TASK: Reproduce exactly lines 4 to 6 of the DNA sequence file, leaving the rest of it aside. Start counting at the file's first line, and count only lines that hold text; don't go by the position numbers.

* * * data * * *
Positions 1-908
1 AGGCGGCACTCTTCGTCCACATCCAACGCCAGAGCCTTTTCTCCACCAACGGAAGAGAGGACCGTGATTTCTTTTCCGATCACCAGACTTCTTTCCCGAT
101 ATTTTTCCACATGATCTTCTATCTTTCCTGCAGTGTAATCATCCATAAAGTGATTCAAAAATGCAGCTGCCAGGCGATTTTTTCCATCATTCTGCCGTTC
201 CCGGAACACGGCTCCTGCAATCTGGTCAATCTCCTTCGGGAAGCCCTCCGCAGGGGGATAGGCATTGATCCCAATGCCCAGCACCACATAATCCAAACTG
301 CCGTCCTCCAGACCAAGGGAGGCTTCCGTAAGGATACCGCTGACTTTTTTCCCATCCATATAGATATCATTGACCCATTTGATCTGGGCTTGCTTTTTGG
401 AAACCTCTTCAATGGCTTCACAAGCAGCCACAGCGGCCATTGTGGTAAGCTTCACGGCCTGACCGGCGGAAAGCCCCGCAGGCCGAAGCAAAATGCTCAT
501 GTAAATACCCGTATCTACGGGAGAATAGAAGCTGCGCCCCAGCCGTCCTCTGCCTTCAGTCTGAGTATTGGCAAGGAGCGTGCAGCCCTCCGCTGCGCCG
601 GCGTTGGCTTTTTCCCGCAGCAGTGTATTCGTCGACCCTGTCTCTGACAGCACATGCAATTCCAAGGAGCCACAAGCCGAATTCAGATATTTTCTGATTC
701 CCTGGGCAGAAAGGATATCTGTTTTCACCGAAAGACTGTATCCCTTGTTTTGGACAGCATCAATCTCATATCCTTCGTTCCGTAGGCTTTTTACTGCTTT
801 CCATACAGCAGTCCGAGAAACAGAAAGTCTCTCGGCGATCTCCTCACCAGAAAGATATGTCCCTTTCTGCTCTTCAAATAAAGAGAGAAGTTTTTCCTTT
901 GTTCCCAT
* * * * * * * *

201 CCGGAACACGGCTCCTGCAATCTGGTCAATCTCCTTCGGGAAGCCCTCCGCAGGGGGATAGGCATTGATCCCAATGCCCAGCACCACATAATCCAAACTG
301 CCGTCCTCCAGACCAAGGGAGGCTTCCGTAAGGATACCGCTGACTTTTTTCCCATCCATATAGATATCATTGACCCATTTGATCTGGGCTTGCTTTTTGG
401 AAACCTCTTCAATGGCTTCACAAGCAGCCACAGCGGCCATTGTGGTAAGCTTCACGGCCTGACCGGCGGAAAGCCCCGCAGGCCGAAGCAAAATGCTCAT